How do patients with rheumatoid arthritis rate their health and well being? Their relationship with their physician? Two new surveys shed light.
Improved health-related quality of life (HRQoL) is one of the treatment goals in rheumatoid arthritis (RA). Unfortunately, patients do not report a steady rise in HQRoL in many clinical trials.
But does this occur in real-life as frequently as in clinical trials? Not always, 2 recent surveys suggest.
In 1 small survey in Austria, RA patients’ assessments of their health, well-being, and joint pain fluctuate over time regardless of treatment regimen. Patients also say they cannot plan their lives as other people can.1
These findings are largely echoed by the global RA NarRAtive Patient Survey conducted by the Pfizer pharmaceutical company.2 Only 30% of RA patients describe their disease as “under control” and almost half have stopped doing or participating in certain activities.
Both surveys find that more than 80% of RA patients are generally satisfied with their relationships with their health care providers and participate in treatment decision-making.
However, the global survey reveals that many patients feel uncomfortable asking questions, and worry that the quality of their care will be affected because they come across as “difficult.”
The first survey used questionnaires and 3 rounds of telephone interviews among 127 Austrian patients over 2 months to review their symptoms, medical care, and the impact of their illness. Fewer than than 13% overall describe their state of health as “very good.”
Only 9%, 13%, and 11% say they were free of joint pain during all 3 time periods, respectively; state of health responses were similar. Only 20 of the 127 respondents gave the same answers during each of the 3 time points.
There are some constants: the encroachment of RA on daily life and continuing pain and stress from the disease. Surprisingly, many patients have a positive attitude about their disease and have found ways to cope with it and manage medications.
More than half of the Austrian patients are age 60 and older and most (81%) are female with average disease duration of 20 years. Responses generally did not vary by age, gender, or with specific treatments.
Despite the limitations of the study, including its size, the overall demographics and disease characteristics can be regarded as representative of “an average RA population,” the researchers wrote.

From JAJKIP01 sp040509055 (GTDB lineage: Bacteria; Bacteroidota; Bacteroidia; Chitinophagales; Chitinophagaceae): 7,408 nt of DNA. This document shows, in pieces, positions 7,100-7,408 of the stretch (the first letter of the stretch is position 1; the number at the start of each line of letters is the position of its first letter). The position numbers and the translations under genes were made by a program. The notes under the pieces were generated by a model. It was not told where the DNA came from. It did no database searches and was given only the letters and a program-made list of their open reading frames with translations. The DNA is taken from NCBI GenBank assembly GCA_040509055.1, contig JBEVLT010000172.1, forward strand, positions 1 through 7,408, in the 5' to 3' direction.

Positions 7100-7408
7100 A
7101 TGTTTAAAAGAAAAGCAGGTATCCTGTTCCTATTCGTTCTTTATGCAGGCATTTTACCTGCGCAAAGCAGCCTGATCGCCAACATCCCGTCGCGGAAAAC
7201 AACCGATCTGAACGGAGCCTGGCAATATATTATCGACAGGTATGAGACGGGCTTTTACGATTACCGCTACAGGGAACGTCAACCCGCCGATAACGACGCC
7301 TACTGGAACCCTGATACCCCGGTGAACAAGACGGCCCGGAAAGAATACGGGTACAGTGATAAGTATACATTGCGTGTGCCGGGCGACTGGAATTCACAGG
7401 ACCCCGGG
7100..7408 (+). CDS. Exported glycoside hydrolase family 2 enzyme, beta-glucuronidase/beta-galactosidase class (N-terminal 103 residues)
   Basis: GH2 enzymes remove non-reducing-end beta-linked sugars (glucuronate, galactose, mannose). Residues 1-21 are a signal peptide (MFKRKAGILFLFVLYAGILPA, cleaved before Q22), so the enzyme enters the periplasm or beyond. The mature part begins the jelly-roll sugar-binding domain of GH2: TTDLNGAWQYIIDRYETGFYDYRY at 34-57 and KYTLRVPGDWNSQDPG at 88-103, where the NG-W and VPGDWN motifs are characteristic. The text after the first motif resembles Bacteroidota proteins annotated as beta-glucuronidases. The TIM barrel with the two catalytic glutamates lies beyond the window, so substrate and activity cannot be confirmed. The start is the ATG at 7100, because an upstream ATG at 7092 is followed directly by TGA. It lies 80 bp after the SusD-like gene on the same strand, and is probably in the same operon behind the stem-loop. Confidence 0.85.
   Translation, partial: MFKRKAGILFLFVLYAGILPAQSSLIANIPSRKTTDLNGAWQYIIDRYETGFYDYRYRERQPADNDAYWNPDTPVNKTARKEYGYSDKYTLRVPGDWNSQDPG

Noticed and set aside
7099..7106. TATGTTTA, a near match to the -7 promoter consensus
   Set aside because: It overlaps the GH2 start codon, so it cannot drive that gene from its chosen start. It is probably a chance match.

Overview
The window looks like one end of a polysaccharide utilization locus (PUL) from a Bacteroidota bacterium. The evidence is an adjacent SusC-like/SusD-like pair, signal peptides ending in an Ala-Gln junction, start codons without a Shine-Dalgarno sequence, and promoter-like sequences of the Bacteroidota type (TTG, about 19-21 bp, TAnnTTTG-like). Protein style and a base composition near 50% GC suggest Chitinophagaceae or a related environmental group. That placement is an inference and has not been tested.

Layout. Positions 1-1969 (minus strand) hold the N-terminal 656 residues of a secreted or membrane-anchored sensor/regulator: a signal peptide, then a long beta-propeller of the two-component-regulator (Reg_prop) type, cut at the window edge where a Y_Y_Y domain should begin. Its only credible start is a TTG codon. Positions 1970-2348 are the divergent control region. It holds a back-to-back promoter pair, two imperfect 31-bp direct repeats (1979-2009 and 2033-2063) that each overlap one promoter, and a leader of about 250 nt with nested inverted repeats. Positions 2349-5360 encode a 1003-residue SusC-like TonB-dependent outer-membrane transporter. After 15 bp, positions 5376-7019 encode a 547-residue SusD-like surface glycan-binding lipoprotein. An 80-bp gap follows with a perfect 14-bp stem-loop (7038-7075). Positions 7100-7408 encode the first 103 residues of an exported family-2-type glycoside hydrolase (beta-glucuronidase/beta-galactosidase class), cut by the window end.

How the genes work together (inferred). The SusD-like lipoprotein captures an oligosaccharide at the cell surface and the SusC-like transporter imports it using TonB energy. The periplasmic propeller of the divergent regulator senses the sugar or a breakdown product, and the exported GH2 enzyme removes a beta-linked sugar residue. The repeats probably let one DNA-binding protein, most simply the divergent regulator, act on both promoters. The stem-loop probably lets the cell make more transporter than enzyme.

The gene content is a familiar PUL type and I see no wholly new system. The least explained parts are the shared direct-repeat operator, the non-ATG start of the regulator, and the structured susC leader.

“Due to disease fluctuation, a prediction of health levels, personal well-being and joint pain as well as the quality of life for the individual patient is still in the need of improvement,” they conclude. “The individual course of disease in RA is not a simple linear linking of two observations, as clinical trial charts often give cause to believe. High fluctuation between two observations is the rule rather than the exception.”
The RA NarRAtive survey, conducted by the Harris Poll, queried 3,649 adults with RA in 13 countries (including the US) from September 2014 to January 2015. It too concludes that improvements in patient care are needed.
When asked about their medications, RA NarRAtive respondents say they wish they could take fewer drugs and had more medication choices. Almost 30% say that treating their RA is “as difficult as living with the disease.”
Among the patients, 41% report feeling uncomfortable raising concerns and fears with their health care provider, so they’re less likely to be satisfied with their RA medications (71% vs 90% satisfaction, respectively) and express lower satisfaction with quality of life.
The disconnect between patients’ professed satisfaction and perceived control is even more pronounced in patients whose healthcare provider describes their RA as moderate to severe, according to the survey data.
“Patients are less dissatisfied with their doctors than they are with the communication with their doctors. For many years we have noted in our charts that patients are ‘doing well’ when they, in fact, may not be doing well. This communications gap obviously affects patient care,” comments the co-chair of the RA NarRAtive Advisory Panel Allan Gibofsky, MD, a Professor of Medicine and Public Health at the Weill Cornell Medical College and an attending rheumatologist at the Hospital for Special Surgery in New York.
“We would encourage physicians not to take an “I’m fine” response at face value and ask more probing questions about disease activity medication side effects, pain, and especially quality of life, despite time constraints during office visits” Dr. Gibofsky told Rheumatology Network in an interview.
The RA NarRAtive will next explore rheumatologist opinions in a similar global survey, he adds.
1. Puchner R, Brezinschek HP, Fritz J, et al. Is the state of health of rheumatoid arthritis patients receiving adequate treatment, predictable? - Results of a survey. BMC Musculoskelet Disord. 2015 May 6;16(1):109.
2. ewis-Hall F, Gibofsky A. RA NarRAtive Patient Survey. 2015. Pfizer Inc, New York, NY. RA NarRAtive Patient Survey. 2015.